The hippocampus deals largely with memory consolidation, where information from the working memory and short-term memory is encoded into long-term storage for future retrieval. Amnesic patients with damage to the hippocampus are able to demonstrate some degree of unimpaired semantic memory, despite a loss of episodic memory, due to spared parahippocampal cortex. In other words, retrograde amnesics "know" about information or skill, but cannot "remember" how they do.

Molaison in 1953 before his surgery

Henry Molaison

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American who had a bilateral medial temporal lobectomy to surgically resect the anterior two thirds of his hippocampi, parahippocampal cortices, entorhinal cortices, piriform cortices, and amygdalae in an attempt to cure his epilepsy.

American who had a bilateral medial temporal lobectomy to surgically resect the anterior two thirds of his hippocampi, parahippocampal cortices, entorhinal cortices, piriform cortices, and amygdalae in an attempt to cure his epilepsy.

Molaison in 1953 before his surgery
Most of Molaison's two hippocampi were removed bilaterally.

After the surgery, which was partially successful in controlling his seizures, Molaison developed severe anterograde amnesia: although his working memory and procedural memory were intact, he could not commit new events to his explicit memory.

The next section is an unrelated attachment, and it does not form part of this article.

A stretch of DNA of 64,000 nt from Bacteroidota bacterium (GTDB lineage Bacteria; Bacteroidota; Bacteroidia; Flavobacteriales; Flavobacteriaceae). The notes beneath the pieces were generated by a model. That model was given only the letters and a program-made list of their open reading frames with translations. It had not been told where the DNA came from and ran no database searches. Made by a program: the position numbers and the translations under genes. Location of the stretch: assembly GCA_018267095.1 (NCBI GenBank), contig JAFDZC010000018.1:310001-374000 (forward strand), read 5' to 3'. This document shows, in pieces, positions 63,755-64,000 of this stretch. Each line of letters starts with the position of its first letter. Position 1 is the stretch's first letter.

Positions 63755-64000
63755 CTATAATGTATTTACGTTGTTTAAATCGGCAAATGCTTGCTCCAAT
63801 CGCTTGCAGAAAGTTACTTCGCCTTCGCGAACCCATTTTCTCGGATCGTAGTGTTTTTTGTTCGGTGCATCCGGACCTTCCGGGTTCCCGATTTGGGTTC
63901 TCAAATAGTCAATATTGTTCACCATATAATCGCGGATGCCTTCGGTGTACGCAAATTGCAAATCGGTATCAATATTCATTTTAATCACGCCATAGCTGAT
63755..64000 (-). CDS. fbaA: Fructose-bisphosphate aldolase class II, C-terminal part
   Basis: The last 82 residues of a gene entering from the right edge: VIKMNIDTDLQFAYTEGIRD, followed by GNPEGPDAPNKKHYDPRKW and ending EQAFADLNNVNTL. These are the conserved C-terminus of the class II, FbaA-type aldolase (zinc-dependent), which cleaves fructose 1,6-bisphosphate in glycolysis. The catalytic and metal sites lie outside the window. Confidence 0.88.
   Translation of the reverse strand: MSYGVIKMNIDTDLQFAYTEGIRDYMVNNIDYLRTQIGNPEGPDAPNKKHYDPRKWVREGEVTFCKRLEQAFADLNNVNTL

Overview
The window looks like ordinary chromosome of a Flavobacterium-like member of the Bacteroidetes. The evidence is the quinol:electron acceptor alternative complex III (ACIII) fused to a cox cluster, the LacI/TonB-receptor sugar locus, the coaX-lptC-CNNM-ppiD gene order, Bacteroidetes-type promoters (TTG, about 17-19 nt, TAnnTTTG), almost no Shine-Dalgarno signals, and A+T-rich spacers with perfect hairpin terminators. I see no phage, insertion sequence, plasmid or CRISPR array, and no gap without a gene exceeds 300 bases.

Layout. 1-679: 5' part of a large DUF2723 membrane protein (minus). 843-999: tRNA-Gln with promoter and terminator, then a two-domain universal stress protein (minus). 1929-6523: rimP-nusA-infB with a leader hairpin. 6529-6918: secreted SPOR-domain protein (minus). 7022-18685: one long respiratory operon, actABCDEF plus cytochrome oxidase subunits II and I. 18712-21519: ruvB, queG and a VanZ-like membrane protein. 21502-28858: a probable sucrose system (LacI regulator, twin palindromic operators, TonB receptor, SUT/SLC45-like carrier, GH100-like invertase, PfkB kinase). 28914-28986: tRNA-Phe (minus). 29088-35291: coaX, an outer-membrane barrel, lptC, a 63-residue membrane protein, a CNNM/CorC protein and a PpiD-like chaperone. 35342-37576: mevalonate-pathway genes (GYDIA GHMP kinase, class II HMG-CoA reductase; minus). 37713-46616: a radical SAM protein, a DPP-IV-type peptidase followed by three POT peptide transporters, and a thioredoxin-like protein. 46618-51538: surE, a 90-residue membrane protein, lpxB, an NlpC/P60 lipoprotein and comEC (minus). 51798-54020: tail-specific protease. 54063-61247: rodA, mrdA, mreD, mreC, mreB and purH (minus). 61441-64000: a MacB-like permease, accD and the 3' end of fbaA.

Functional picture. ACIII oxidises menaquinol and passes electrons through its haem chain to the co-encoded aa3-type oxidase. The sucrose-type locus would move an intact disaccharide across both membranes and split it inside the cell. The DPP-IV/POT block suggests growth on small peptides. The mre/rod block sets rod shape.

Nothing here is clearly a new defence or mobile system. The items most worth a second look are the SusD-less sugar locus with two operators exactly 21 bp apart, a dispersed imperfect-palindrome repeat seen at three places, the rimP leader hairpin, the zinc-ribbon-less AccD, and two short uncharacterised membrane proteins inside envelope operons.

Another contribution of Molaison to understanding of human memory regards the neural structures of the memory consolidation process, which is responsible for forming stable long-term memories (Eysenck & Keane, 2005).

Episodic memory

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Memory of everyday events that can be explicitly stated or conjured.

Memory of everyday events that can be explicitly stated or conjured.

Others believe the hippocampus only stores episodic memories for a short time, after which the memories are consolidated to the neocortex.

For example, anterograde amnesia, from damage of the medial temporal lobe, is an impairment of declarative memory that affects both episodic and semantic memory operations.